That Old Disney Magic Returns in Beauty and the Beast

Reviews of "Beauty and the Beast" and "The Belko Experiment," plus local movie news and notes.




photo courtesy disney. © 2016 Disney Enterprises, Inc. All Rights Reserved.
 

The fabled Disney Renaissance, that late-century period of commercial and artistic success in the studio’s animation division, is responsible more than any other single factor for making Disney a media juggernaut. In all likelihood, there would be no “Avengers” or “The Force Awakens” were it not for “The Little Mermaid” and “The Lion King.”

Revisiting the most beloved properties from that period, then, is a process wrought with pitfalls. How to please dedicated fans who grew up with — and remain devoted to — influential classics of animation? Adapting favorites into Broadway musicals is one thing; trying to recreate the magic on screen is quite another.

Among the Renaissance-era works, there may be none so dearly beloved as “Beauty and the Beast.” The 1991 film was the first work of animation nominated for Best Picture by the Academy; it remains the third highest-grossing animated film of the 20th century, behind only “The Lion King” and “Toy Story 2.”

The film’s legacy was made by embodying the spirit of Disney magic — princes and princesses, dreamy landscapes, lavish musical numbers — better than any of its contemporaries. Arguments could be made that “The Lion King” is more artful or that “Aladdin” is a better all-around effort, but none is quite so enchanting as “Beauty and the Beast” (in spite of some problematic content around the nature of the film’s core relationship).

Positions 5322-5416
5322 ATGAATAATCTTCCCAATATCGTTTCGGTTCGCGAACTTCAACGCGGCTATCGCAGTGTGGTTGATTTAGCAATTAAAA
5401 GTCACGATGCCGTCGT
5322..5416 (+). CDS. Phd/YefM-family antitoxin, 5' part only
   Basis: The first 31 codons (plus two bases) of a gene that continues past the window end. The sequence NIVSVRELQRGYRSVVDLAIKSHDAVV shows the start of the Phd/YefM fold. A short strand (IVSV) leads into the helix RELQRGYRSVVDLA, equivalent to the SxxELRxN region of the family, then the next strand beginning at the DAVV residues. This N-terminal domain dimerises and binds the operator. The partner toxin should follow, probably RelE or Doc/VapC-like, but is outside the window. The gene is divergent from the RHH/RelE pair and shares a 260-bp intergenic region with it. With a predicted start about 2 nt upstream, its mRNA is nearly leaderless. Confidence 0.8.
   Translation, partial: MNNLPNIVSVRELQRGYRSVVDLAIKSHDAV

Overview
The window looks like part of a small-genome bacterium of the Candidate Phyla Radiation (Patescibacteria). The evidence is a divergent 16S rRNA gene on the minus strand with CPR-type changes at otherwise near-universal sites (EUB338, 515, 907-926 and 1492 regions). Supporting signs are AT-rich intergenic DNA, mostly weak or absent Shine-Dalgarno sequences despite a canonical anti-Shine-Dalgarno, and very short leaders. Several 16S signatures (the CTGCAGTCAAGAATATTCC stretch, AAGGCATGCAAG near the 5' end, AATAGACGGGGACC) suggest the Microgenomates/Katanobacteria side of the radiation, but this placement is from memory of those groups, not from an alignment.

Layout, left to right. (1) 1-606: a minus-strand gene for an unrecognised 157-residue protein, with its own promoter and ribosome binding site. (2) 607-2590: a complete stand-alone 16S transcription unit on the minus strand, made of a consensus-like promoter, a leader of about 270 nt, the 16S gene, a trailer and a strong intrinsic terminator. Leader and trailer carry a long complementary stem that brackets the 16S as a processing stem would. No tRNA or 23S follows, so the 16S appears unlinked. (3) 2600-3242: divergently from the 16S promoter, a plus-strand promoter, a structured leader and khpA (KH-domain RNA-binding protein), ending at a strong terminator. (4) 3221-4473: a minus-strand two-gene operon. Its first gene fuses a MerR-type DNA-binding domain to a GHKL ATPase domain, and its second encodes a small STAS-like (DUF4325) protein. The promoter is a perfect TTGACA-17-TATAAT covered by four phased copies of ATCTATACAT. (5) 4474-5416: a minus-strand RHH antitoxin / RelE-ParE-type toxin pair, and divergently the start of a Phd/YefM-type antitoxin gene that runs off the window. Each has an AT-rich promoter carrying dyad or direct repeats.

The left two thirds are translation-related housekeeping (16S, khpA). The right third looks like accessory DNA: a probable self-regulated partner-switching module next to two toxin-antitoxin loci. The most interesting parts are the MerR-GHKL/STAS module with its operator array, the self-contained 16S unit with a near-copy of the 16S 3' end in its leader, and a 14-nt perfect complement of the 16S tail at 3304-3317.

So the forces behind the new, live-action “Beauty and the Beast” focused first and foremost on the magic — and succeeded. The new film, under the direction of Bill Condon and as adapted by Pittsburgh native Stephen Chbosky and Evan Spiliotopoulos, is undoubtedly more lovely and visually lush than any from Disney’s live-action division. Deftly utilizing cutting-edge visual effects and classical art direction and production design, this “Beast” truly embodies the cliche of the storybook come to life — or, perhaps more accurately, the cartoon.

It’s visual language is straight out of the 1991 film, from the shades of Belle’s attire to the rich darkness of the Beast’s castle. The familiar songs are rendered faithfully — somehow, “Be Our Guest” is even more of a showstopping set piece this time around — and new songs written for this adaptation fit in seamlessly.

Any adaptation was always going to hinge on the casting of Belle; the tale is hers, after all, and the Beast is more obstacle than cohort for the film’s protagonist. There’s something very sly about choosing Emma Watson for the part; of course, she’s talented and charming, but we might’ve expected that. In combining one generation’s iconic heroine (Belle) with another’s (Hermione Granger), Disney is making one thing perfectly clear — this remains a story about a self-determined, intellectual princess.

And yet, is it? The criticisms of the original “Beauty and the Beast” took on the idea that Belle was a modern heroine; after all, she eventually falls in love with her captor, a development that has been cast as everything from Stockholm Syndrome to an outright apology for emotional and physical abuse. In this version, Belle is even more willful and independent.